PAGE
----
On 19th April 2011 the Swiss global change research community met for the 12th time on the Swiss Global Change Day in Bern. About 310 participants attended the event and about 90 posters were presented, giving an overview of global change research activities in Switzerland.
from Chalmers University of Technology, Gothenburg, talked about the changes required in the learning processes in order to be able to stimulate behavioral changes in society. Chabay emphasized the importance of considering all kinds of models, because models were fundamental to our thinking. He therefore suggests using appropriate models at all levels of education, from elementary school through university and beyond.
from the Center of Economic Research at ETH Zurich examined the cost of emission reductions. One of the central questions regarding this issue is how to decouple energy use and income. Based on his simulations, Bretschger suggests that adjustments to much lower energy use do not cause significant income losses, provided that prices guide the process continuously.
from Colorado State University examined the anthropogenic influence on atmospheric circulation. Thompson showed that ozone depletion and increasing CO2-concentration were the main factors of the current trends in atmospheric circulation in the Southern hemisphere. He also confirmed that regional climate change was strongly influenced by changes in atmospheric circulation and circulation changes were more important for regional climate than the average global processes. However, he conceded that the mechanisms of anthropogenic forcing on atmospheric circulation were still rather unclear.
from the University of Berne dealt with the consequences of global change on water availability in Switzerland. How can we achieve to take the step from understanding to action? Weingartner looked at the effects of climate change on the water cycle on the global, the national and the regional scale. At all levels, he sees a gap between science and understanding. However, Weingartner suggests that the more local the level, the larger the gap between science and understanding.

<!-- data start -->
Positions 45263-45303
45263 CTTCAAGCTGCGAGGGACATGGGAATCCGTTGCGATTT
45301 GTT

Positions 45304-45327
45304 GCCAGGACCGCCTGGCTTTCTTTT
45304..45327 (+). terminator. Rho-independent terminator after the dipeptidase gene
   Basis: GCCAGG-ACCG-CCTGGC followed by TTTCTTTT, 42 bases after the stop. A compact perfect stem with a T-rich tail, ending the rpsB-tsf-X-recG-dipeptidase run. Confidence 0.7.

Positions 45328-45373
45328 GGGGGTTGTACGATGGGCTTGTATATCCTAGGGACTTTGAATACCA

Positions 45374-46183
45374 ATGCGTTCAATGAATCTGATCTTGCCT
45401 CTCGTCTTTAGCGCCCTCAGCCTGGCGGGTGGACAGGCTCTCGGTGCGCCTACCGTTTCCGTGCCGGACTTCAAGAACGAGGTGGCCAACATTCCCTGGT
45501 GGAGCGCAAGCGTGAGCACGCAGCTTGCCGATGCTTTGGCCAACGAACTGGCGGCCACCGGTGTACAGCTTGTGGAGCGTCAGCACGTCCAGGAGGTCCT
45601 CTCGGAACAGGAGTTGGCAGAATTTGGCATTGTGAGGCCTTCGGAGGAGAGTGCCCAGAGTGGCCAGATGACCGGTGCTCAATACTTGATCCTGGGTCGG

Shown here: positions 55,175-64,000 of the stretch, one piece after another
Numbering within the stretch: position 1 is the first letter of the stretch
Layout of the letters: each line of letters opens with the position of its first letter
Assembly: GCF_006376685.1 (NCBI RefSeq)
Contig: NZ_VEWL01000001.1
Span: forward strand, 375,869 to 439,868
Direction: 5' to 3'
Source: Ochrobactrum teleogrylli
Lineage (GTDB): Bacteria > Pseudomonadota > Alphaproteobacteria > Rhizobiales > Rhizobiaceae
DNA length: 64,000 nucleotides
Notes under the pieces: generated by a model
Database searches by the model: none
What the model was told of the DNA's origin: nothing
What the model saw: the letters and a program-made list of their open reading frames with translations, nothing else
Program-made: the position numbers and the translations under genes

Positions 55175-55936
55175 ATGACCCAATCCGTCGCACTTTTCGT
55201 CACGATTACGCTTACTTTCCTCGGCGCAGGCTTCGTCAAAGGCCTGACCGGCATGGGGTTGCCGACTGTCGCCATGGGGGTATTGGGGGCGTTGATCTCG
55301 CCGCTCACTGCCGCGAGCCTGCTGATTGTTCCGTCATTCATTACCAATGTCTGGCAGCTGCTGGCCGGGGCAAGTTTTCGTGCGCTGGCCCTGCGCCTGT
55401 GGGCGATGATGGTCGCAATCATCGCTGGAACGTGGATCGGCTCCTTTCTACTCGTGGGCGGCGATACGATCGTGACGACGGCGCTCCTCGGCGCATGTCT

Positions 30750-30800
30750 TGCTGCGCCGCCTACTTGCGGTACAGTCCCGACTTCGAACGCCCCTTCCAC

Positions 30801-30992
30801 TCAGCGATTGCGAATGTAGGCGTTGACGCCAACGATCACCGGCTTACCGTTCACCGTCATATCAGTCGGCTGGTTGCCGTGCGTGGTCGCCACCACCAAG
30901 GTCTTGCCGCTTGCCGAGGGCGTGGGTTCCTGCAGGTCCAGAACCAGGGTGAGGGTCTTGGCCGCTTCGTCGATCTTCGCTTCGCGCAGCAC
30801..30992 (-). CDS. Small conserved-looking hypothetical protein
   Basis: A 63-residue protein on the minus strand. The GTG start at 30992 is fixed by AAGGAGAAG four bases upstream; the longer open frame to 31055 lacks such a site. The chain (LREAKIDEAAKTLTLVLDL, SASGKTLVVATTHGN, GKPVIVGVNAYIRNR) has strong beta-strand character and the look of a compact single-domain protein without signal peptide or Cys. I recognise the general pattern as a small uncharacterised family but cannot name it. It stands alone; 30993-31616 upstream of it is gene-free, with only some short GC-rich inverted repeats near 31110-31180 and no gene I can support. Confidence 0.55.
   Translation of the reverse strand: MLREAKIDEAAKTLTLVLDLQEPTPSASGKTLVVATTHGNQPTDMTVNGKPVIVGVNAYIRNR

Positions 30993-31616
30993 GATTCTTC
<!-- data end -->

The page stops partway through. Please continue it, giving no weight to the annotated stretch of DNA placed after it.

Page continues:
from the University of St Andrews examined the question of whether we look at the right measures to examine biodiversity. She suggested looking at the turnover instead of counting the number of species in a certain area. The turnover refers to the change of abundance through time and can be judged by considering the immigration and local extinction of species. Magurran concludes from her studies that species turnover appears to have increased in recent years.
from the Department of Surface Waters Research and Management of EAWAG, Dübendorf, talked about fading solar activity similar to that of a the 'Little Ice Age'. Beer gave an overview of the variation and the patterns in solar activity. From the comparison of current with past data he expects a minimum in solar activity over the next decades. The climate trend will still be dominated by the anthropogenic greenhouse effect but the reduced solar activity may lead to a slight damping of the warming until 2100. However, after this period global warming will speed up all the more.
In the poster session the best posters in each of the fields of WCRP, IGBP and IHDP were selected by a jury and honoured with a travel award of 1000 Swiss francs each. The following posters were awarded:
- : The response of surface energy balance components and precipitation to climate forcings
- : Impact of transient aerosol emissions on the European climate of the most recent decades
- : Eddies and Chlorophyll in the Southern Ocean
- : Dynamizing tree height growth improves the simulation of forest productivity under climate change
12th Swiss Global Change Day
As in previous years the Swiss Global Change Day is the platform where the Science Community of all disciplines meets and interacts. Key note speakers encompass topics of the physical climate system, the biochemical and geochemical processes and impacts, biodiversity and the human dimensions of global change. The poster session will reflect the current research activities. There is ample of time to study these posters and to discuss. Seven travel awards honour the most attractive and comprehensive posters.